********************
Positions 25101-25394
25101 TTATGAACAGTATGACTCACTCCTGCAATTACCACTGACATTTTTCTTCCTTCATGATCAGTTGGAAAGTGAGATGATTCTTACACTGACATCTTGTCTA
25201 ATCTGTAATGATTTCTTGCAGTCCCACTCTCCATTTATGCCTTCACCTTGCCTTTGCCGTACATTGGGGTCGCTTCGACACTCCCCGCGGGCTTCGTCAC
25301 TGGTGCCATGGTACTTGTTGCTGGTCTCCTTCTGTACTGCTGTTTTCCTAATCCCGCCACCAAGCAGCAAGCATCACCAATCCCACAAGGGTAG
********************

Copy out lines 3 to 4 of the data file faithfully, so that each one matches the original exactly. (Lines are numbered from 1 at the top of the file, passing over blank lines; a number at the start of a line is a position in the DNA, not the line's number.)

25201 ATCTGTAATGATTTCTTGCAGTCCCACTCTCCATTTATGCCTTCACCTTGCCTTTGCCGTACATTGGGGTCGCTTCGACACTCCCCGCGGGCTTCGTCAC
25301 TGGTGCCATGGTACTTGTTGCTGGTCTCCTTCTGTACTGCTGTTTTCCTAATCCCGCCACCAAGCAGCAAGCATCACCAATCCCACAAGGGTAG